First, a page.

How can a single-founder (and no employees) provide fast customer support?


4

I'm a solo founder without any employees (revenues don't yet justify hiring someone).

How would you manage providing timely support to customers? What are some tools and strategies to use?

I run a product targeted towards developers so my mailbox is always full with questions about errors they're having while trying to integrate my product in their app. The problems almost never have to do with a problem with my product, it's always about providing support on how to fix their integration.

I have written and provided a detailed documentation, but customers still would rather email for support than read the documentation.

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asked Apr 15 '14 at 21:41
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Sandra Baldwin
22 points

2 Answers


5
The problems almost never have to do with a problem with my product, it's always about providing support on how to fix their integration.

First of all, their integration problems are your problem. If they can't get it integrated, then they're going to ditch your product for something else, and go away saying, "Well it looked promising, but it was impossible to get it integrated." Because integration is required work for using your product, your users aren't going to mentally separate it from your product.

So Strategy #1: Acknowledge that integration and configuration is as much Your Product as the rest of it.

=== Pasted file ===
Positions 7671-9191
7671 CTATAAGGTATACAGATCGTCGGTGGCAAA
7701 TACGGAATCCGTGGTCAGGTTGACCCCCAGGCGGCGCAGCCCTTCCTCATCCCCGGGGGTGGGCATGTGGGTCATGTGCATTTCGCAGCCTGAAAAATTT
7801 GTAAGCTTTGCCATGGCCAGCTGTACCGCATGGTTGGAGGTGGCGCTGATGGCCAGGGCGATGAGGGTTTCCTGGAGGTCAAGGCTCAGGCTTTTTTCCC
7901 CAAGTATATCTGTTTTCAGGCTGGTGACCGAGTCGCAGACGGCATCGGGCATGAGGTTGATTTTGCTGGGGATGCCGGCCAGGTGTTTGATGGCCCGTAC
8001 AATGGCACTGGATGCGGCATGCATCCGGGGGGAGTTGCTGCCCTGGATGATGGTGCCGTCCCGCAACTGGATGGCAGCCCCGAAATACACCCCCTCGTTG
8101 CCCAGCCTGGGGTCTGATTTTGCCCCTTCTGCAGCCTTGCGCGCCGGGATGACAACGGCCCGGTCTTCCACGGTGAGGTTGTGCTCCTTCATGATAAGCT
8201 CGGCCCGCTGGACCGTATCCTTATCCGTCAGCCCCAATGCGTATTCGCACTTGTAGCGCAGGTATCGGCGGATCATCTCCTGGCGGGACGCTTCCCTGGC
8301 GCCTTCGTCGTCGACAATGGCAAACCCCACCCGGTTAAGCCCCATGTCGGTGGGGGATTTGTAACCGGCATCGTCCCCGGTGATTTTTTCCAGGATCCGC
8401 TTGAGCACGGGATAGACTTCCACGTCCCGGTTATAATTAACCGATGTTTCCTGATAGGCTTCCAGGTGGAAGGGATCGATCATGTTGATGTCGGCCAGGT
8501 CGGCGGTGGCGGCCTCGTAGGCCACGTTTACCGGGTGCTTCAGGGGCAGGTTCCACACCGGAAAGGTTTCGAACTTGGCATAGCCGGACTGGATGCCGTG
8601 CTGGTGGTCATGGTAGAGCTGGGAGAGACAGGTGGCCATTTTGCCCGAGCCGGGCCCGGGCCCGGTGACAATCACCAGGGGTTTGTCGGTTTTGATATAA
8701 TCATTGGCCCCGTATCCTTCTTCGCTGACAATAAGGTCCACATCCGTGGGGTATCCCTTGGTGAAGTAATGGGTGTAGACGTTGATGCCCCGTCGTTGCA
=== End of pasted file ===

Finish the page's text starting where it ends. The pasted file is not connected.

Second, you have to realize that nobody reads the manual. And the longer and more detailed the manual is, the less it gets read. Don't spend your efforts convincing people to read the manual. Instead, spend that time building a product that is more intuitive, so that it doesn't require a manual in the first place.

In your particular case, if configuration is the biggest issue your customers face, perhaps you can create an install script that people can run, or expand your installer to walk people through it. (WordPress's Famous 5 Minute Install comes to mind as an example of complicated integration made easy.)

My third suggestion is to create a forum for discussion and general Q&A, allowing you to offload at least part of the support to the community. And once there's an answer, future users with the same problem will be able to use it as well.

Four, you can create a collection of "canned answers" to common questions. I've seen some people copy and paste the full canned answer into an email, and I've also seen people just include a link back onto the website, where anybody can find it. User Voice has a pretty decent implementation of this (and a lot of other customer support type things).

Finally, after you've done everything you can to minimize the need for support, and minimized the amount of time you have to spend doing it, if it's still too much, you can consider charging for support. It's very common for people to say, "Free community support in the forum, or premium email and phone support for $X/month." If you're charging for support, you can hire a customer service person to be your front line for support, and only escalate to you if necessary.

answered Apr 15 '14 at 23:39
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rbwhitaker
3,425 points
  • @rbwhitaker - that's a great response. – Nick Stevens 3 years ago
  • Q&A for sure! It's a great way for the customers to provide each other support. A good example would be the iPhone Jailreaking Q&A. – Bruce Schwartz 3 years ago
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2

First of all, don't stress about it. Everyone goes through the stage where support is a lot, but doesn't yet justify hiring a support person.

How would you manage providing timely support to customers?

What is timely support? Being on your own you can't provide 24/7/365 support.

I'm successfully supporting more than 1000 customers by myself. I've cut down support requests to 10 per day. Here are the strategies that I used at the beginning: